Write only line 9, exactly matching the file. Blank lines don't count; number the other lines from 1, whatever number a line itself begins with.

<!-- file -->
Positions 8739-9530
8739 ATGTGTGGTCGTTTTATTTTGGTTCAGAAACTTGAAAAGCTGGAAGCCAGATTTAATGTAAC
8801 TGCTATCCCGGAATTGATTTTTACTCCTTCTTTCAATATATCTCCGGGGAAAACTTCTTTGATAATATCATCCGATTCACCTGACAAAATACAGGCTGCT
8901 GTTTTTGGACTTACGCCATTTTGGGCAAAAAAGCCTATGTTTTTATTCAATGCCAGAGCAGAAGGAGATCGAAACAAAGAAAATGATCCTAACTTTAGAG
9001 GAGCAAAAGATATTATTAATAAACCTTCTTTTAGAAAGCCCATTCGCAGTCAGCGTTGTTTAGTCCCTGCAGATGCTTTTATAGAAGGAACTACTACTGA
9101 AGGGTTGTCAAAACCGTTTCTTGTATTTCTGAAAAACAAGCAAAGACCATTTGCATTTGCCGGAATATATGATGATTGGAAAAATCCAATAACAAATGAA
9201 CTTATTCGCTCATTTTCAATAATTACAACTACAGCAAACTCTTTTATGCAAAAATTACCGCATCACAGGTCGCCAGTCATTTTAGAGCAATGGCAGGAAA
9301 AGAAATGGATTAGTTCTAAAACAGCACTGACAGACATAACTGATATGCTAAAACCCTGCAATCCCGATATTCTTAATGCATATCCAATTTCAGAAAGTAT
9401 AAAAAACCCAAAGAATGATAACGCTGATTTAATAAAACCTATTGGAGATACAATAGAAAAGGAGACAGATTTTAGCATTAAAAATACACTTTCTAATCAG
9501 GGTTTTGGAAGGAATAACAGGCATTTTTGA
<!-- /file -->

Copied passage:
9401 AAAAAACCCAAAGAATGATAACGCTGATTTAATAAAACCTATTGGAGATACAATAGAAAAGGAGACAGATTTTAGCATTAAAAATACACTTTCTAATCAG